UCS art students get top awards at regional art contest

By: Eric Czarnik | C&G Newspapers | Published January 27, 2016

 Sophomore Darby Gilkinson displays her ceramics piece, “Cronus,” which won a Golden Key.

Sophomore Darby Gilkinson displays her ceramics piece, “Cronus,” which won a Golden Key.

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If Michigan’s thumb could grip a painter’s brush, it would have to work skillfully in order to match the talents of several winning Utica Community Schools art students who took top awards at the Thumb Region Scholastic Art and Writing Awards contest.

According to the College for Creative Studies in Detroit, the Scholastic Art and Writing Awards honors creative teens in grades seven through 12.

Utica High School art teacher Jennifer Allore said the regional contest is a juried art show that involves Macomb, St. Clair, Huron, Sanilac and Lapeer counties. She said the contest judges student artwork and awards the best Gold Key, Silver Key or Honorable Mention titles.

In addition, the contest bestowed American Vision Awards to only five students at the regional contest who also received Gold Keys. Allore said it is very rare for multiple students from Utica High School to be honored that way.

“Thousands of artworks get submitted every year,” she said. “It’s considered best of show.”

Three Utica High School students’ work earned American Vision Awards: Kathryn Seib’s sculpture “Gregory the Chimp,” Calum Clow’s painting “The Darkest Corner” and Jackson Hintz’s animated film “Loneliness.”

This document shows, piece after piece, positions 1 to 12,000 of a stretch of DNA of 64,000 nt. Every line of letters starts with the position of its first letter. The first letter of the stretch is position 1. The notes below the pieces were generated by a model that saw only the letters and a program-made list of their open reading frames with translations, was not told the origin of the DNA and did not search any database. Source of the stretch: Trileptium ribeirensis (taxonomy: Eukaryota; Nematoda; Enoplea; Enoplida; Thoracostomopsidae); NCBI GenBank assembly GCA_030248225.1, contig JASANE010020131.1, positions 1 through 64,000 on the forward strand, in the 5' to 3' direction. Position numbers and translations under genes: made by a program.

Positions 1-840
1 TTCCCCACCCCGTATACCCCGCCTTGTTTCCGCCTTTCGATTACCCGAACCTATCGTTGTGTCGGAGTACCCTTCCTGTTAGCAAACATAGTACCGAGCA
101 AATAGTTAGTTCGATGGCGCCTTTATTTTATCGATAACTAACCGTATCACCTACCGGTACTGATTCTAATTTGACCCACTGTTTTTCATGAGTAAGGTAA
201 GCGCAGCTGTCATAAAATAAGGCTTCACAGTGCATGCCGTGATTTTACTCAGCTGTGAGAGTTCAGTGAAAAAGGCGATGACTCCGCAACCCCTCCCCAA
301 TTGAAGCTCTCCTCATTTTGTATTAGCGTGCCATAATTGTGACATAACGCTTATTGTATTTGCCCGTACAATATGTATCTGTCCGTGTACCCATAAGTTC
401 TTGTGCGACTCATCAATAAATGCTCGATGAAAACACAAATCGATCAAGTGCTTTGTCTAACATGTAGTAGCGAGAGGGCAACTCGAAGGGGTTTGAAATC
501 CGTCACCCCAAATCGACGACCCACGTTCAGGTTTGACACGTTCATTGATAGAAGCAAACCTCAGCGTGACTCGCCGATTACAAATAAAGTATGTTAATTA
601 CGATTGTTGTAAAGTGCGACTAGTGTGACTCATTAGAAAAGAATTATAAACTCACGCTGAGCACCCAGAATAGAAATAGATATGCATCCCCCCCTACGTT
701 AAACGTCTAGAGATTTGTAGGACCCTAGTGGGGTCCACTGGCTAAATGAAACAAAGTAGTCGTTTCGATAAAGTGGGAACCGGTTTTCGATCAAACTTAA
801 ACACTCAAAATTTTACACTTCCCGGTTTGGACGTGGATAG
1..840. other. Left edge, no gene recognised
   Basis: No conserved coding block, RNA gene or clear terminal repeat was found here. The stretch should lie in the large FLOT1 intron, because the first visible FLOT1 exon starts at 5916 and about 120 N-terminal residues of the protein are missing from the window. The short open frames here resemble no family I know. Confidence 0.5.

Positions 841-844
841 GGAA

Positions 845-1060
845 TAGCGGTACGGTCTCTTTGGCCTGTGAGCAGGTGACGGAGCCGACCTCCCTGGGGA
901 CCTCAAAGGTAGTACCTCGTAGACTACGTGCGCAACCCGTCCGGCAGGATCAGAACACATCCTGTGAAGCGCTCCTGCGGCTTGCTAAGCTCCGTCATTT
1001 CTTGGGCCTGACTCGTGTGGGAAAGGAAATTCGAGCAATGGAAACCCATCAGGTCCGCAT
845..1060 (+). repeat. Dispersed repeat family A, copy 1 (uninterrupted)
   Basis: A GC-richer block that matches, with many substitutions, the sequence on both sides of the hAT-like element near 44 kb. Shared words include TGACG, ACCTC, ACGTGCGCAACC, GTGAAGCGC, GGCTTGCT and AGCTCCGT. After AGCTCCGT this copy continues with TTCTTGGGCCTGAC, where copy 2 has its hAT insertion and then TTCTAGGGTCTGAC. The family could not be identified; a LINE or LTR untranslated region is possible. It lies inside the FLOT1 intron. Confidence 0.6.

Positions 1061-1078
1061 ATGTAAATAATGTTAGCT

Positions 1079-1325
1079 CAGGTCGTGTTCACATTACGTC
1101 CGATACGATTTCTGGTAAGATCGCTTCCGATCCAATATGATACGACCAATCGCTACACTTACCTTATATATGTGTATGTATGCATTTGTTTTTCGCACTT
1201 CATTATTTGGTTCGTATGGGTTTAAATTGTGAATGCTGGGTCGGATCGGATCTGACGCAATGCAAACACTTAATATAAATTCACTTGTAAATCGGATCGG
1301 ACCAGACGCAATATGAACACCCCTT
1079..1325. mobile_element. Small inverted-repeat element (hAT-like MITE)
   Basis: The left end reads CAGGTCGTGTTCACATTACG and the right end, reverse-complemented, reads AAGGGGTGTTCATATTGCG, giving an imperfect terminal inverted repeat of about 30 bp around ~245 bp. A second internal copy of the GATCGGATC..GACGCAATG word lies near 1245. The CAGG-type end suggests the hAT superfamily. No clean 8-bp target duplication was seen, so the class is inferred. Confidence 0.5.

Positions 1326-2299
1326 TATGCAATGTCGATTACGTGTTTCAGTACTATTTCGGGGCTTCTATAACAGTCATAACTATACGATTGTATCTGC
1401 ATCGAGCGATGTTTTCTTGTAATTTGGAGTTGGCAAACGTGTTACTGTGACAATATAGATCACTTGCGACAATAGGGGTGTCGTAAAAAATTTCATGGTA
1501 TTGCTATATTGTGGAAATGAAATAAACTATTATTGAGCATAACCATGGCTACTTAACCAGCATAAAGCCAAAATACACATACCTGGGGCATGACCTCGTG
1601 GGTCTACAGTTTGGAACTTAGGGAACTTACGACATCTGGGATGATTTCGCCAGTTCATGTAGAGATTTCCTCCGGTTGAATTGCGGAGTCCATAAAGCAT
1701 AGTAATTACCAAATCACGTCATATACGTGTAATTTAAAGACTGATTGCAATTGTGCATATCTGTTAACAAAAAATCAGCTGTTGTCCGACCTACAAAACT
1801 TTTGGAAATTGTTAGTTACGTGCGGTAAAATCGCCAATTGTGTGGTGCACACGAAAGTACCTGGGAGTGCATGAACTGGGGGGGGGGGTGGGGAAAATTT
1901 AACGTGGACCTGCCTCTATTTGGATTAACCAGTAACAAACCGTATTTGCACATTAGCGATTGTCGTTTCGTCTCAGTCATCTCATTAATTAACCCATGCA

Seib, 16, said she was elated by the news. She described “Gregory the Chimp” as a papier mache sculpture that is approximately a foot tall, and the chimp figure is “just kind of sitting, collecting his thoughts.”

Seib said she made the sculpture during an art class last year. She said that while she worked in papier mache when she was young, she had never created something on this level before.

“It was really frustrating, actually, to work with the newspaper in the beginning,” she said. “When I started painting on it, it was a little easier.”

Clow, 18, said his painting was inspired by the theme of loneliness. He said he expressed this theme by painting a male figure with his hands on his face in a dark corner.

Clow said he hopes to incorporate art into his future career.

“I want to become an art therapist,” he said, “so I plan on double-majoring in art and psychology in college.”

Hintz’s animated film expressed that same emotion through illustrations and poetry. Although Hintz, 18, is a senior at Utica High School, he attends the Utica Center for Science and Industry, and he credited Utica CSI multimedia production teacher Mike Allore for his guidance.

Hintz said he has been writing poetry since he was a kid, and he said he created “Loneliness” to explain to his family and loved ones how much they mean to him. He said it’s “awesome” to be honored through the contest if it helps restore interest in the art of poetry.

“I feel like it’s almost a dying art, but I think it can be revived if we approach it the right way,” he said. “What I was aiming to do was make it so it’s there, and so (the audience) can get to it easily, but it still goes into a deeper meaning, and they can still gain something from it.”

Allore said the winners’ work will go on to be adjudicated at the  national level.

Find out more about Utica High School by visiting www.utica k12.org or by calling (586) 797-1000.

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